LAS VEGAS--At Sony's press event today we had the opportunity to test out Ignition Entertainment's upcoming PSP launch title, Archer Maclean's Mercury. The unique game, which is being developed by Awesome Studios, appears to be a simple puzzler that borrows from a classic childhood toy. Your objective in the game is to guide single or multiple blobs of mercury through a 3D maze by tilting the entire level and coaxing your mercury to an end point. However, based on the sampling of levels we played, there's a bit more to it.
The work-in-progress version on display at Sony's event offered three game types to choose from, including race, percentage, and task. Race challenges you to reach your goal before running out of time; percentage requires you to make sure a certain percentage of your mercury ball reaches the end point; task appears to offer multipart puzzles for you to solve while getting your mercury ball to its goal.
As we've mentioned, the actual gameplay mechanics are basic. You'll simply use the analog stick to tilt your maze in any direction with the intention of guiding your malleable ball of mercury along. In that respect, the game reminds us a bit of Sega's Monkey Ball games, which get quite a bit of mileage from a simple control mechanic. However, Mercury mixes up the action a bit more than Sega's puzzler with the inclusion of moving platforms, multipart objectives that require you to infuse your mercury ball with color in order to pass certain obstacles, and the simple fact that your fluid charge can break into smaller blobs, increasing the challenge considerably.
We tried several different mazes in the various game types and were pleasantly surprised by the amount of variety that the game packs. While some mazes have moving platforms or geometry designed to keep your ball from its goal, others have more-involved challenges. For example, one maze has people mover-style stretches of floor that zip your ball around to the goal. The catch is that the route to the goal is blocked by a gate that will only let your blob pass if it's been changed to the proper color, in this case yellow. While a pad on the maze will change your blob to the proper hue, the color shift only lasts a few seconds, forcing you to navigate the right stretches of the moving floor so you can reach your goal before time runs out.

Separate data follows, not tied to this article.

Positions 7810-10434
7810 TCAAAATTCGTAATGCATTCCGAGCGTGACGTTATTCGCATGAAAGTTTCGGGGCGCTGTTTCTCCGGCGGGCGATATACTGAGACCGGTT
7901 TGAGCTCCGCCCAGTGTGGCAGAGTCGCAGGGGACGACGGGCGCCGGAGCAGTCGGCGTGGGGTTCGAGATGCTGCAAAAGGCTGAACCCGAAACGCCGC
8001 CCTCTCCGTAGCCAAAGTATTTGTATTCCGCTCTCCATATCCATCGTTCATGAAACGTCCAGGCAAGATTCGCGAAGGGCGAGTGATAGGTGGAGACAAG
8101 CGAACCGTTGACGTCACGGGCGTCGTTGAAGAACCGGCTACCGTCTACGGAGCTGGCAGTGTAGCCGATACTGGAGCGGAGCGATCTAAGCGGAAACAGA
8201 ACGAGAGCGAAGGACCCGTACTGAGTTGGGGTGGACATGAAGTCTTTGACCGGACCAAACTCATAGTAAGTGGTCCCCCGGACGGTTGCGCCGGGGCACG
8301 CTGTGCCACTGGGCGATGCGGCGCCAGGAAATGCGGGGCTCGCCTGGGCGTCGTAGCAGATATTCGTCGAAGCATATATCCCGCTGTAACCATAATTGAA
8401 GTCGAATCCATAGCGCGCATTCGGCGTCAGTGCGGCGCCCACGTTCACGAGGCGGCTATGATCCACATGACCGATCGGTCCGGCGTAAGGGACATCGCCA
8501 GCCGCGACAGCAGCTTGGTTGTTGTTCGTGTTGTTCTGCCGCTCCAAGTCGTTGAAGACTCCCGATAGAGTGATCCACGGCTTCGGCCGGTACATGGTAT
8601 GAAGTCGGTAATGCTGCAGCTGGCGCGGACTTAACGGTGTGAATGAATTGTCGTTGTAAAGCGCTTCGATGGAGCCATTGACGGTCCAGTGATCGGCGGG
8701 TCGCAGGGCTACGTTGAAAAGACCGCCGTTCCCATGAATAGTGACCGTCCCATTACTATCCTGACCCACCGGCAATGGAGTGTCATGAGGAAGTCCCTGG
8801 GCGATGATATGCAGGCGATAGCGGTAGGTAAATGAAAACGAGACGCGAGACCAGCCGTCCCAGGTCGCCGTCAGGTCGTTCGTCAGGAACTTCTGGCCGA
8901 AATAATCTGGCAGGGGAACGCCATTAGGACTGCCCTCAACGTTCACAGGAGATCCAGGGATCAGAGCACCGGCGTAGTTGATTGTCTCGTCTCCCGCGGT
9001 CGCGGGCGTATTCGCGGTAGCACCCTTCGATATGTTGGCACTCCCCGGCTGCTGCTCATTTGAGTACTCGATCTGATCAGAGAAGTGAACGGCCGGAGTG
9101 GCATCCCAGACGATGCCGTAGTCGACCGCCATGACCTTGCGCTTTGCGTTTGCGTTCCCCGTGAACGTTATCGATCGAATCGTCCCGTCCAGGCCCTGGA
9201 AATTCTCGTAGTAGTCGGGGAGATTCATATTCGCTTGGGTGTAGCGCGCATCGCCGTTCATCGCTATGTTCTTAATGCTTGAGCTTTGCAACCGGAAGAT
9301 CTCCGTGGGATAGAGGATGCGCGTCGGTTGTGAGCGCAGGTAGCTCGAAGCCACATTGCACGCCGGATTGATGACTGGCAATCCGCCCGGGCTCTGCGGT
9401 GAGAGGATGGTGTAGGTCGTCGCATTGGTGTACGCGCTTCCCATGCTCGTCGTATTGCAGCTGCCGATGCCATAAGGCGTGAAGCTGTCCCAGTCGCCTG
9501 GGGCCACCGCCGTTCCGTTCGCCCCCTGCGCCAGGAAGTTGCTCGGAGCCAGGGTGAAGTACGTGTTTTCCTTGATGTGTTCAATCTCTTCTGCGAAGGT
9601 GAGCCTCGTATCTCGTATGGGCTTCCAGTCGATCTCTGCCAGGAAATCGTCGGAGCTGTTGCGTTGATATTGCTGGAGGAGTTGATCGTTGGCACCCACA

The graphics in the game are a stylized assortment of floating 3D mazes in trippy, multicolored space. However, the centerpiece of the visuals is easily your liquid charge, which is a gooey and reflective piece of eye candy. The blobs eventually come in different color variations, such as blue, red, and green, which you can mush together to get a proud silvery blob.
While the work-in-progress version of Mercury offered us a good taste of what to expect from the promising game, there's still quite a bit that we didn't get to see. The mazes in the game are organized into six uniquely themed worlds. In order to progress to the next world you'll have to make it through the different game types, avoid traps and predators, and face off against level bosses to progress. All told, the game will include over 70 levels to test your skills. In addition, you'll be able to play any of the levels in multiplayer via Wi-Fi, or you'll be able to put your skills to the test in a ghost mode that lets you compete against a friend's times. The game is set to include more than 70 music tracks of ambient music that will be unique to each level. Finally, it appears that the game will also feature support for a motion-sensor peripheral that will let you forgo using the analog pad and just move your PSP to get your blob to its goal.
While many of the titles on display for the PSP cover the expected bases for this genre, Archer Maclean's Mercury is a pleasant surprise with quite a bit of charm. The gameplay is fun and addictive, and the different modes help the game from being a one-trick pony. The addition of Wi-Fi is a nice perk as well. Archer Maclean's Mercury is currently slated to ship for the PSP at the time of the unit's launch, which is currently estimated to be sometime this March.